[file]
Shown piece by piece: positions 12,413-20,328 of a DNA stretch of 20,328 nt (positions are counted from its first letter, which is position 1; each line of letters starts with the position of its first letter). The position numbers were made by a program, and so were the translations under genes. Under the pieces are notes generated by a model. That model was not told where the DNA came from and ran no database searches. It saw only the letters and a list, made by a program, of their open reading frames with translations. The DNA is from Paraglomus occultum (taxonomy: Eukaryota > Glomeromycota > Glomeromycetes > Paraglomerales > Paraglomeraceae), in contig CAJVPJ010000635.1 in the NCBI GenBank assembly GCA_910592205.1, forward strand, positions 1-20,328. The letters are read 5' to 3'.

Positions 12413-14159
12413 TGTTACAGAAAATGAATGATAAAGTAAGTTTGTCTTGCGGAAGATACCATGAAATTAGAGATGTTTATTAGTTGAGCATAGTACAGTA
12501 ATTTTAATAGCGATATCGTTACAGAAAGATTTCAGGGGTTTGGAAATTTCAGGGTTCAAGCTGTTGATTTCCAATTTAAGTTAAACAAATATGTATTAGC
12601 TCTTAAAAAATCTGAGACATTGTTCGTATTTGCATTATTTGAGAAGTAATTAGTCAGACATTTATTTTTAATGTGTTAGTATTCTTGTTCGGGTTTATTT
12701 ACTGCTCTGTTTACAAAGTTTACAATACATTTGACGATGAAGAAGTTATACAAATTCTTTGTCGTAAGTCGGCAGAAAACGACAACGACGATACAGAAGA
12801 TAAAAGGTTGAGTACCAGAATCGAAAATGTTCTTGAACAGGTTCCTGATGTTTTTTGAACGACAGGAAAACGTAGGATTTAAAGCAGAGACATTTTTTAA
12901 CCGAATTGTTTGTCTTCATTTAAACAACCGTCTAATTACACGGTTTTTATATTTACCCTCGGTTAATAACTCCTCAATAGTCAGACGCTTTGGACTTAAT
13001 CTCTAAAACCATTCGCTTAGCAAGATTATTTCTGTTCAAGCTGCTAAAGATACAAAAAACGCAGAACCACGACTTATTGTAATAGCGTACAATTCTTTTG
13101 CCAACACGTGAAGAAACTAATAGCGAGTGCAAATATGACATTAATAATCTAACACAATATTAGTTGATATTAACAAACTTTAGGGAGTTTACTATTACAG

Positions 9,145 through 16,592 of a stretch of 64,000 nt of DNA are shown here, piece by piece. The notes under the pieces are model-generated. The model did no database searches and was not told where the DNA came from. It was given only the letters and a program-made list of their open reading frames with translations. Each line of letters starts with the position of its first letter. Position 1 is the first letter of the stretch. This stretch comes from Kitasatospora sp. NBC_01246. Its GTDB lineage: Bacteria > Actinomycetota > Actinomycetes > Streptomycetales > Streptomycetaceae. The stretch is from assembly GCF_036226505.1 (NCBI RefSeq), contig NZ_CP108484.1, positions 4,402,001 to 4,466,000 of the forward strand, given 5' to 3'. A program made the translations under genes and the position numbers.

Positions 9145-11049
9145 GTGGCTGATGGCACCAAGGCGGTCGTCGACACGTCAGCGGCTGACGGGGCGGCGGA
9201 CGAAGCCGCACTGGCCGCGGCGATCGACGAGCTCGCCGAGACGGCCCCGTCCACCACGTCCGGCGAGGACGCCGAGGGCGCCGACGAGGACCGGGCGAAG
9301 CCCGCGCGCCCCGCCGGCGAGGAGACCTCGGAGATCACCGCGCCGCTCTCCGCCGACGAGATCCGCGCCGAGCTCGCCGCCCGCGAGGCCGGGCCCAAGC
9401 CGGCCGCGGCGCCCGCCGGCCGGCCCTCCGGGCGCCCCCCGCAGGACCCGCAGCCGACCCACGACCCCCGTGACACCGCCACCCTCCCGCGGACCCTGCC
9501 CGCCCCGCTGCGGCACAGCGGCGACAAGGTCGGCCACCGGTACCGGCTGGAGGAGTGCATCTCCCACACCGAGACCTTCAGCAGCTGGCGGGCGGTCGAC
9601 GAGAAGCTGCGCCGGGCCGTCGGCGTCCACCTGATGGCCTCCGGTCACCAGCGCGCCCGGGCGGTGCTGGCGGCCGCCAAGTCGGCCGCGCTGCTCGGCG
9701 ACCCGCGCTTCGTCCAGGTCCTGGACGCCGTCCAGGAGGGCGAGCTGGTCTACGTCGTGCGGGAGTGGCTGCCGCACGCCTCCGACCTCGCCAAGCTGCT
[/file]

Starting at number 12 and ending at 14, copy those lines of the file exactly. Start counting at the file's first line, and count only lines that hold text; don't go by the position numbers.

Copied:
Positions 9145-11049
9145 GTGGCTGATGGCACCAAGGCGGTCGTCGACACGTCAGCGGCTGACGGGGCGGCGGA
9201 CGAAGCCGCACTGGCCGCGGCGATCGACGAGCTCGCCGAGACGGCCCCGTCCACCACGTCCGGCGAGGACGCCGAGGGCGCCGACGAGGACCGGGCGAAG